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Why should you implement change control in your IT organization?

When your developers and operations people deploy changes to your software and hardware at any time of the day with little or no testing, you could have outages based on these changes, and the effects are sometimes not felt for days. The efforts to correct the changes can then cost hours of development time and soon get out of control.

THE KEYS TO CHANGE MANAGEMENT

Change control is a procedure that logs and tracks changes to your software code, infrastructure, or servers. It’s normally a part of larger IT organizations to stop unforeseen critical outages and streamline the deployment process.

Change control makes everyone accountable for changes and forces them to log tickets that allow each IT member review and sign off on the changes. If anyone has questions, they can ask before the changes take effect. It also limits developer and infrastructure changes to a specific time, so all users are aware that components of the network could run slower than usual. This limits the amount of opened trouble tickets.

When a developer decides to make changes to code, the first step is to create a change control ticket. The details in the ticket should include why the change is taking place, the procedure to deploy the change, and any systems affected. Each person in charge of the system must sign off on the changes. Any operations people who want to make changes to infrastructure must use the same steps before deploying hardware.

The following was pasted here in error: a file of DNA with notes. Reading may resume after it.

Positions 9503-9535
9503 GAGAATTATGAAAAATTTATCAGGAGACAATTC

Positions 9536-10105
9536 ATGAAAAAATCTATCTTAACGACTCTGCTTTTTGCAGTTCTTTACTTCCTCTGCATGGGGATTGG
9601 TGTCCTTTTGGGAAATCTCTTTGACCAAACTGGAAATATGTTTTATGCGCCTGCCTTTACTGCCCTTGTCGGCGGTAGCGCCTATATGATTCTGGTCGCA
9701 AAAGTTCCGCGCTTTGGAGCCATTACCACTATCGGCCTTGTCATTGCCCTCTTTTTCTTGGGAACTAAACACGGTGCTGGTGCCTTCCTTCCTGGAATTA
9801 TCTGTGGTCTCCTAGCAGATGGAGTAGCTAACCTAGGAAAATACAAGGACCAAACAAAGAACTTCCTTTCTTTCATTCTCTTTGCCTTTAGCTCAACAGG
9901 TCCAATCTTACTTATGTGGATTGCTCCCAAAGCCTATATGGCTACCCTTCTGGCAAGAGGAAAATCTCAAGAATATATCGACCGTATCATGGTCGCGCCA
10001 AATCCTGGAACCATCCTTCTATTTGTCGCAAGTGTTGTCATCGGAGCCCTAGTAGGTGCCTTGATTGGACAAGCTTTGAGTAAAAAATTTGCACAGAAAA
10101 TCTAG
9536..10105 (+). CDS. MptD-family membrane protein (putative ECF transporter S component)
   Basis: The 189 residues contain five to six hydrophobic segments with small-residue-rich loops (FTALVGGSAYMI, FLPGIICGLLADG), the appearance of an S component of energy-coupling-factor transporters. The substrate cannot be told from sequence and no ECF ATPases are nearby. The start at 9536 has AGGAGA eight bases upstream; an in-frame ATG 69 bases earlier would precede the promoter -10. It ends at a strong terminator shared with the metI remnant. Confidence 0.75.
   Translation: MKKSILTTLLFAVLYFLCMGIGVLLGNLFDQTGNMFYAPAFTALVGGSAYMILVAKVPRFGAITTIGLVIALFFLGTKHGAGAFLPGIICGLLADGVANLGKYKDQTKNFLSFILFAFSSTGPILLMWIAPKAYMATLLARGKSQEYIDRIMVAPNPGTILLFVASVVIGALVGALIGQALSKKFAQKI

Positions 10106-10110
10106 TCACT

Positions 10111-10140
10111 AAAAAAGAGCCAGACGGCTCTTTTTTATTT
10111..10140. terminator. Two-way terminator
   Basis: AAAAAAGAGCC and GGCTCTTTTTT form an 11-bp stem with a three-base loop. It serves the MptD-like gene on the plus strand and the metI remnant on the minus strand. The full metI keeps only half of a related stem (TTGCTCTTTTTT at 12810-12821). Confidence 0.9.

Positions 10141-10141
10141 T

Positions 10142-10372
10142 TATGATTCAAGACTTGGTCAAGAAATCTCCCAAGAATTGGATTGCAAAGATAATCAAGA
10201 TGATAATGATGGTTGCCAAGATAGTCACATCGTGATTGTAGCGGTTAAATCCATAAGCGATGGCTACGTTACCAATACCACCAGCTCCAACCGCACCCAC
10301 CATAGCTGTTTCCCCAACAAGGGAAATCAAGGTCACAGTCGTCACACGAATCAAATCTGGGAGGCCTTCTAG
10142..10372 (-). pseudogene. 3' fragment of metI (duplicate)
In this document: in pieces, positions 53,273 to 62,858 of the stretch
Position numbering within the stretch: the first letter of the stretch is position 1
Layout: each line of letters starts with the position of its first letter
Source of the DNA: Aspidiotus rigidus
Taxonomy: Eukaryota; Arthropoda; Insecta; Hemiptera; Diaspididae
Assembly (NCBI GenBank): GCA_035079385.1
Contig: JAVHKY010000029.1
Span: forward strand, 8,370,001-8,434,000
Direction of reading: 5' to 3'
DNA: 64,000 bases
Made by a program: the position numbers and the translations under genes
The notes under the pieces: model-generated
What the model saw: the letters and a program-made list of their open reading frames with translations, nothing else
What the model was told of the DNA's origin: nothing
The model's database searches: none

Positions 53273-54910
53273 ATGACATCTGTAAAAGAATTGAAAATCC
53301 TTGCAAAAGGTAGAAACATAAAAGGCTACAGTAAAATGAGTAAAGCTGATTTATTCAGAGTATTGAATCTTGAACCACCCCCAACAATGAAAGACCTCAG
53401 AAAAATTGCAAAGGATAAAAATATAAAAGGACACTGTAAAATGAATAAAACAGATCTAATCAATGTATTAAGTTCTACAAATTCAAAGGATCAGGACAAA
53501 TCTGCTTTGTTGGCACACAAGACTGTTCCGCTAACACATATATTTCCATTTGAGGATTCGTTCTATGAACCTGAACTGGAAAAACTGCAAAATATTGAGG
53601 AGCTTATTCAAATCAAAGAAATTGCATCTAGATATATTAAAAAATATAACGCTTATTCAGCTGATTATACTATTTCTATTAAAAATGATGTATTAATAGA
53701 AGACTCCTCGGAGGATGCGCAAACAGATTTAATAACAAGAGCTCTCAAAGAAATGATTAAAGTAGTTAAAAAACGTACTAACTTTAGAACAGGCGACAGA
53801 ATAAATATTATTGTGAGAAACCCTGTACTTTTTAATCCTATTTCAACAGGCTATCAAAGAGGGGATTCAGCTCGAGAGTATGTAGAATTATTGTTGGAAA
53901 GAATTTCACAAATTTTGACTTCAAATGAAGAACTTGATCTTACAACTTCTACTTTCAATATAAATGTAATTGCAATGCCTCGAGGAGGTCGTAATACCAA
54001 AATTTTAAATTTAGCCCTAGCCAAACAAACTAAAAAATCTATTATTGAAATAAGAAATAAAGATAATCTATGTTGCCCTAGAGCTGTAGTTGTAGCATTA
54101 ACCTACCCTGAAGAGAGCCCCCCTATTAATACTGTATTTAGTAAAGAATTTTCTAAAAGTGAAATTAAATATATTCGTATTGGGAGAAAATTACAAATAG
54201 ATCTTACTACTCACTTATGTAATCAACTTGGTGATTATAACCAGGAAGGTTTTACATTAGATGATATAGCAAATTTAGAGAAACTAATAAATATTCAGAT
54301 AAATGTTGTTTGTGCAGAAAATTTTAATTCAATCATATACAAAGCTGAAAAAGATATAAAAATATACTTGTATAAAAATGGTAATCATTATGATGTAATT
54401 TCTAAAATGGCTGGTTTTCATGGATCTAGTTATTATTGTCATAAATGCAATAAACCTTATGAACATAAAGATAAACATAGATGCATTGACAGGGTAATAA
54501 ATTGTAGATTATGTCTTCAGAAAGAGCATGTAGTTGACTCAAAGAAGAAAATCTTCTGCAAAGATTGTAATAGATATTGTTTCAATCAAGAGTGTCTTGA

The next step is to set a date for deployments. All changes to your infrastructure must be done on the same day. This allows everyone to stay alert in case of bugs or slowness. If performance becomes an issue, everyone will know that deployments are taking place, so they can stay patient until the process is finished.

The day that deployments are done depends on your business. Most deployments can be done once a week during the day. Your IT people won’t want to work every weekend, so if it’s impossible to update any of your systems during work hours, most organizations deploy once a month on Saturday. The downside to this schedule is that many upgrades must be done sooner, so deployments are usually made once a week during business hours with the occasional Saturday deployment.

BENEFITS OF IMPLEMENTING CHANGE CONTROL

Streamlining of your deployment activity is the major benefit of change control, but there are other benefits as well. By forcing people to deploy using specific, documented procedures, you can audit the way your deployments are done and improve them. These audits give you a way to find root causes should bugs be found later. It also reduces costs associated with bugs introduced when change is deployed at random, undocumented, unmanaged times.

The cost savings alone can add up to thousands for businesses that suffer from several outages. When unmanaged code changes are turned into a streamlined deployment procedure and users are aware of changes, differences in the system don’t take them by surprise. Change control gives department heads a way to see that IT is working to help them.

The cost savings alone can add up to thousands for businesses that suffer from several outages. When unmanaged code changes are turned into a streamlined deployment procedure and users are aware of changes, differences in the system don’t take them by surprise. Change control gives department heads a way to see that IT is working to help them.